In the scheme of education, play and calm acceptance instead of strict discipline by way of yelling or demands in a vocal exchange, works better for children with ACE to become receptive to further learning experiences. After interviews with young adults from eighteen to twenty-seven, who were trying to live with their behavioral disorders, I discovered that they preferred learning environments that allowed freedom to wander. It’s important to note that 90 percent of them had experienced physical, mental, and emotional abuse by a parent. All of them wished that they had experienced open learning environments when they were younger. They enjoyed and benefited from less structure and more independent study. Their behavior would have been better, because the demands of learning would have been left up to them. It was a way to learn more about their individual abilities. Each participant expressed the notion that he/she needed individual time to sort the learning challenge out on their own. People not only distracted them but annoyed them. It seemed that if they had to work with others, they preferred small groups with a maximum of four people. One of them referenced Delight Learning which is a program developed in China where students study English at their own pace (Personal Communications, 2018).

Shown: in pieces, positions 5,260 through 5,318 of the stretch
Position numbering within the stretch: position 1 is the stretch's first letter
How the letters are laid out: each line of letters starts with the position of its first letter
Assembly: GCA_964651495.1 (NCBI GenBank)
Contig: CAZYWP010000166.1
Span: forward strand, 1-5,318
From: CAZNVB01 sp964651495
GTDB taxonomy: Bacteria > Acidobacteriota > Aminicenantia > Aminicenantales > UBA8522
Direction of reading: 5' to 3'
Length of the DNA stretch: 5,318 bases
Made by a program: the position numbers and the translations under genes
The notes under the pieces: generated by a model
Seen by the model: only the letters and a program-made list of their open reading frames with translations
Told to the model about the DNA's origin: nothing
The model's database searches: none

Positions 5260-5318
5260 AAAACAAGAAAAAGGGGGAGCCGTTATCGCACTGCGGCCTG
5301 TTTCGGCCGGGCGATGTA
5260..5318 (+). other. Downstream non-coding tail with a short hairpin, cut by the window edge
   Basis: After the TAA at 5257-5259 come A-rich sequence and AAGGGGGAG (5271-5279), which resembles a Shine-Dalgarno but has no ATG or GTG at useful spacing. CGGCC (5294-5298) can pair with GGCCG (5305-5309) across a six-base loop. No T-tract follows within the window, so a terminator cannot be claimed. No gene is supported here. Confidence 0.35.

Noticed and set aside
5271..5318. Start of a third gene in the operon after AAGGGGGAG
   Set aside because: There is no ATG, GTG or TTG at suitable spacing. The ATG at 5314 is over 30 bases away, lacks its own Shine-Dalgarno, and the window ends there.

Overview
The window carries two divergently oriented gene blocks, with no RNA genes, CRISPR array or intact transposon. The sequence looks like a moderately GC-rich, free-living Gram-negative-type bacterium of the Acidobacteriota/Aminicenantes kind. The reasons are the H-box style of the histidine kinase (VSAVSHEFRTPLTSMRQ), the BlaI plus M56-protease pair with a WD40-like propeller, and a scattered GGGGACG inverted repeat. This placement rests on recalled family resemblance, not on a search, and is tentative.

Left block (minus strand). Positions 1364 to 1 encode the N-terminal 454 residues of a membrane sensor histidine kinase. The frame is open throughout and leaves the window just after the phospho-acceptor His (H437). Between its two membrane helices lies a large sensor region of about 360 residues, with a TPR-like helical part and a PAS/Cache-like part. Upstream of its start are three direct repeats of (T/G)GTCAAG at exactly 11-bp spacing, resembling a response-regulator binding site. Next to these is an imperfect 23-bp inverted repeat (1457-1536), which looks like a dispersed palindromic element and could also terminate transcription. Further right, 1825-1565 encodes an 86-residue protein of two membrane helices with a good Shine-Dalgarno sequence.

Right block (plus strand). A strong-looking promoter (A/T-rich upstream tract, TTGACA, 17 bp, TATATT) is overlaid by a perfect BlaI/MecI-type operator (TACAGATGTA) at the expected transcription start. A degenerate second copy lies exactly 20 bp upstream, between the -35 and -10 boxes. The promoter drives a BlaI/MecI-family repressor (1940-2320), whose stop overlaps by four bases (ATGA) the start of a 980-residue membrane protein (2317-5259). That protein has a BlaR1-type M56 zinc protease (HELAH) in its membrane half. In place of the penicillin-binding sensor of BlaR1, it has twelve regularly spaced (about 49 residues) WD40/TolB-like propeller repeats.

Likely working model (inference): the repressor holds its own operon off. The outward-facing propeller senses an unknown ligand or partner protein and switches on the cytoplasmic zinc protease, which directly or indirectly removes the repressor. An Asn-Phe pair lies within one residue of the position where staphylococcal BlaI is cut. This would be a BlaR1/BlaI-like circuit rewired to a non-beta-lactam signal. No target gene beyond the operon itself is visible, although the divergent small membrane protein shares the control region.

The basis for my upcoming book, Wildflowers, is a “what if” scenario. Taking into consideration the vast numbers of students struggling to learn despite their overwhelming mental challenges, my goal is to take a new approach to learning. It will explore the effects of abuse on children and how, as teenagers, they cope with it. Of course, the characters are as daring, and fun filled as always. But the story peeks into the lives of kids who are simmering with unseen restrained despair, the likes of which we can only imagine. If you want more information, you will just have to wait until August 2019. Ta-ta, and thanks for reading.   E. M. Duesel